Obesity puts more strain on health services than smoking

obesity worse than smoking

Obese people visit the doctor more often than regular smokers at a health weight.

A new study shows obese people visit the doctor more often than smokerswho are a healthy weight. One in four Canadians is obese, a trend that has been increasing over the last 30 years. The research looks at the impact of obesity on the number of doctors visits nationwide. The results showed obese people visit the doctor more frequently than regular smokers at a healthy weight.

This can put additional stress on an already strained healthcare system. To see what would happen if obesity were eliminated entirely researchers used data from 60,000 Canadians from the 2012 Community Health Survey. James McIntosh, a professor in the Department of Economics at Concordia University, found if obesity were not a factor, the total number of doctors visits would decrease by ten percent.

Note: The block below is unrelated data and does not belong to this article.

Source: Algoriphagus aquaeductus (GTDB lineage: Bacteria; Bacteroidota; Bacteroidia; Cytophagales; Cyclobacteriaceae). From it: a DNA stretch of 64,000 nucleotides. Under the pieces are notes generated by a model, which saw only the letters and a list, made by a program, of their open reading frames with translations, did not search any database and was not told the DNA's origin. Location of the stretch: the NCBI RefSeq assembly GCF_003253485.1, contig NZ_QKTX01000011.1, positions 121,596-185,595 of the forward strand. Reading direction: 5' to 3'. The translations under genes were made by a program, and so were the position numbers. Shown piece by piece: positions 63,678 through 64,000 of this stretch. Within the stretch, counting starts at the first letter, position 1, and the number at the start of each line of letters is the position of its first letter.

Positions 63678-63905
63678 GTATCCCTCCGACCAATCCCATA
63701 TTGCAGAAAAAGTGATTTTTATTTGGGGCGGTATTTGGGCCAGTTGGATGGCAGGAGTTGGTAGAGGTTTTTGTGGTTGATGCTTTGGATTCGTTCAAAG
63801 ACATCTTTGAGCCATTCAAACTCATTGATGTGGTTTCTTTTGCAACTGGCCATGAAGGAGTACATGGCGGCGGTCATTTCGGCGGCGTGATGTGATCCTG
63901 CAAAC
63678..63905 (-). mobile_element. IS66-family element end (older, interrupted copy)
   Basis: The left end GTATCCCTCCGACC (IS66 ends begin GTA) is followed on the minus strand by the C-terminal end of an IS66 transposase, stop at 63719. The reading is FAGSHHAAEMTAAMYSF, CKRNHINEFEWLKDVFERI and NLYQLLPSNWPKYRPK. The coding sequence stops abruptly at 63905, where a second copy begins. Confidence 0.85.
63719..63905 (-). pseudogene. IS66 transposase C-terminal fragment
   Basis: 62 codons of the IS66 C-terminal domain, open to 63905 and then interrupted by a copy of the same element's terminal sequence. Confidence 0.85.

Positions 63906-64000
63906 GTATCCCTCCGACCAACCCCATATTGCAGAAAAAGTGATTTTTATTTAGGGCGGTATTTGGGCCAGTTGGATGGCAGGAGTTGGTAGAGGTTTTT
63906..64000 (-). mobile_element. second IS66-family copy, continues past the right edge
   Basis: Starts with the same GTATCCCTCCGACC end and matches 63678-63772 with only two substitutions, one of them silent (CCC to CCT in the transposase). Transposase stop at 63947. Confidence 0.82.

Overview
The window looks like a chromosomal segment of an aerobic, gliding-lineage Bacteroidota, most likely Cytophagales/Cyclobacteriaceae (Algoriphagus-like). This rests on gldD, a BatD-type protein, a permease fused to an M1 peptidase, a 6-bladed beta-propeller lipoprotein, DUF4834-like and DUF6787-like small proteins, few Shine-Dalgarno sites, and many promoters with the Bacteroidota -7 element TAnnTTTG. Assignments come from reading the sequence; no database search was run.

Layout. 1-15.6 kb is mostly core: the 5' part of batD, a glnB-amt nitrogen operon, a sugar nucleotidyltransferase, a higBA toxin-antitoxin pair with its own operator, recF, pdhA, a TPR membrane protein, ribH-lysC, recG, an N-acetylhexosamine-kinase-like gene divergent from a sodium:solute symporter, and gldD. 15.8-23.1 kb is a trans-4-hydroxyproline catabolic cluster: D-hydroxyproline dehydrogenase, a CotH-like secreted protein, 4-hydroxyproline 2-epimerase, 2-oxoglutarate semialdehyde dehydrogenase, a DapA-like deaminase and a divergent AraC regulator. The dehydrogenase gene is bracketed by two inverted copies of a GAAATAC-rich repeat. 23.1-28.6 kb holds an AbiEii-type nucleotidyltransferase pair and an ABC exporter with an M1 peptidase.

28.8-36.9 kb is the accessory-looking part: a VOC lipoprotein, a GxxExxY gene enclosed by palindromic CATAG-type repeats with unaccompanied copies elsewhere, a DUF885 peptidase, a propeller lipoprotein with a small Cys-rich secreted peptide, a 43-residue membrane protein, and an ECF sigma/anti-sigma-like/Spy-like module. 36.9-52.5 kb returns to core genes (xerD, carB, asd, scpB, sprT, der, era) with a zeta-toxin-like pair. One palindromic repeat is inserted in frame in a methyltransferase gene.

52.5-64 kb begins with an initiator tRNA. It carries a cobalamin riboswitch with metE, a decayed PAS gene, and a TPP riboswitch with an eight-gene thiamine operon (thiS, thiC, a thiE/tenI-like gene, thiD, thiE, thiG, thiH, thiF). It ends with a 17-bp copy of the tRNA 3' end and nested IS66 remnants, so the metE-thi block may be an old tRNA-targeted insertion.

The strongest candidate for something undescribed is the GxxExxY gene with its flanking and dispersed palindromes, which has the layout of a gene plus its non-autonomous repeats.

If you extend this study to Europe where many countries are struggling to cut costs, tackling obesity could be one way to relieve beleaguered health systems. Currently 50% of European are overweight and around 20% are obese. Using information in the study, Tackling Obesity-Driven Inflation (TOBI), European partners look set to fight the rising problem of obesity.

As a result of the collaboration between countries, scientists identified mechanisms that can increase stroke and heart attack risks in obese people. This will help drive drug research and development. On another level TOBI has made changes in the way people are informed about obesity and associated health risks.

“While the situation is serious, it’s not catastrophic,” says McIntosh. “But now is the time to act before it gets out of control.”